The Physical Evidence of Earth's Unstoppable 1,500-Year Climate Cycle
Friday, September 30, 2005
by S. Fred Singer & Dennis T. Avery
Table of Contents
In northwestern Spain, pollen analysis from 3,000 years of sediments in the Ria de Vigo shows an alternation of three relatively cold periods with three relatively warm episodes. The research team concluded that “a millennial-scale climatic cyclicity over the last 3,000 years is detected for the first time in northwest Iberia, paralleling global climatic changes recorded in North Atlantic marine records.”57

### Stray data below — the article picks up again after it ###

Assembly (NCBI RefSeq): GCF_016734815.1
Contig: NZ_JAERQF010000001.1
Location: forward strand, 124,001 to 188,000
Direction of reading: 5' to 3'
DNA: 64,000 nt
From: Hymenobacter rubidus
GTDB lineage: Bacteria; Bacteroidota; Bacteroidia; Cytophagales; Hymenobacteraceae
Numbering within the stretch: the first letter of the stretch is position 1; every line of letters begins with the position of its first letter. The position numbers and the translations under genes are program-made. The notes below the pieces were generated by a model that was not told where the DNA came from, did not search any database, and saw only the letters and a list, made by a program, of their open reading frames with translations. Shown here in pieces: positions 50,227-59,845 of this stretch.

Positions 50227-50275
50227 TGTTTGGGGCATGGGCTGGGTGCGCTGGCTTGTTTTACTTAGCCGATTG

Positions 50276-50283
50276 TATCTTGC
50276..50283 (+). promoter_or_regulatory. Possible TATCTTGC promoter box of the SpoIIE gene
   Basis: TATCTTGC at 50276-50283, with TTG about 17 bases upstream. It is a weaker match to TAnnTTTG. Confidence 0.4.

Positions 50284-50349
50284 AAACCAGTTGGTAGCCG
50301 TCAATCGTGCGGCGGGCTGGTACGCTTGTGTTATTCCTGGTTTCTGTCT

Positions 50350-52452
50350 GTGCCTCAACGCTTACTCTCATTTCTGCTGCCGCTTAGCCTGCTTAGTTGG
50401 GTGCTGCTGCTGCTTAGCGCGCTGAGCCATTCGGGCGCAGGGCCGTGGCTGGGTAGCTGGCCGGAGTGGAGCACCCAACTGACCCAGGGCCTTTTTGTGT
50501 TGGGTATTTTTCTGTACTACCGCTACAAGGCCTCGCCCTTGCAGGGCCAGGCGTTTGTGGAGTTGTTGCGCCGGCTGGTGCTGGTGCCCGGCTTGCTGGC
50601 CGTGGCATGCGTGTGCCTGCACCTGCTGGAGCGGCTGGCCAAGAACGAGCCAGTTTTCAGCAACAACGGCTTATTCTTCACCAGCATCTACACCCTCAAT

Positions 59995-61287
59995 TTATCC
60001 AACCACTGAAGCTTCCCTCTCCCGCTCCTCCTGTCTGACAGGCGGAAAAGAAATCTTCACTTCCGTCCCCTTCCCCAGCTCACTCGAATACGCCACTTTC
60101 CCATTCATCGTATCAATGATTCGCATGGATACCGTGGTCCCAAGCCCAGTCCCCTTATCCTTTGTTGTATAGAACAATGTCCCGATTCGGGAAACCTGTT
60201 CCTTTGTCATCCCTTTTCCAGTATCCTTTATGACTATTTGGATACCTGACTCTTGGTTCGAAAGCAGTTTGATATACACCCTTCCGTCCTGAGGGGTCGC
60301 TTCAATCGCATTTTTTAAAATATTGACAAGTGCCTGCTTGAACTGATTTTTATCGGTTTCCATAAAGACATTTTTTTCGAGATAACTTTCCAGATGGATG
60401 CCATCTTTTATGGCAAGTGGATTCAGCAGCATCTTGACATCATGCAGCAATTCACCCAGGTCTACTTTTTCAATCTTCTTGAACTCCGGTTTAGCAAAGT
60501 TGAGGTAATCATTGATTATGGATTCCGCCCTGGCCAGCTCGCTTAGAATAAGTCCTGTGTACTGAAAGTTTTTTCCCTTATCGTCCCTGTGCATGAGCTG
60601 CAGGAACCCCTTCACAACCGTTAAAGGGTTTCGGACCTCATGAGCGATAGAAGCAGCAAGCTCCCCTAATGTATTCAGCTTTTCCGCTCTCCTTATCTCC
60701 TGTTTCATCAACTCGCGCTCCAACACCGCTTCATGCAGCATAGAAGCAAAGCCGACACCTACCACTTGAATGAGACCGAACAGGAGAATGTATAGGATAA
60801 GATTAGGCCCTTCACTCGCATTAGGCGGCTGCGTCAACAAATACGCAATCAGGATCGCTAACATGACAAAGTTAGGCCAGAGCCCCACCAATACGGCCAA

In East Africa, pollen data from the bottom of Kenya’s Lake Naivasha showed a two-century drought during the warming period from 980 to 1200.58 The lake’s water levels fell to their lowest point in 1,000 years, while the vegetation shifted strongly away from woody plant species toward more grasses.
"The composition of stalagmites from South Africa vary with the 1,500-year cycle."
In Peru, declining amounts of fossilized pollen in a 4,000-year core from a lake bed indicate declining vegetation (and rainfall) for several centuries after A.D. 100 —when the Roman Warming gave way to the Dark Ages.59 After 900, increased pollen indicated greater numbers of plants and warmer temperatures, followed by the Little Ice Age and another pollen decline.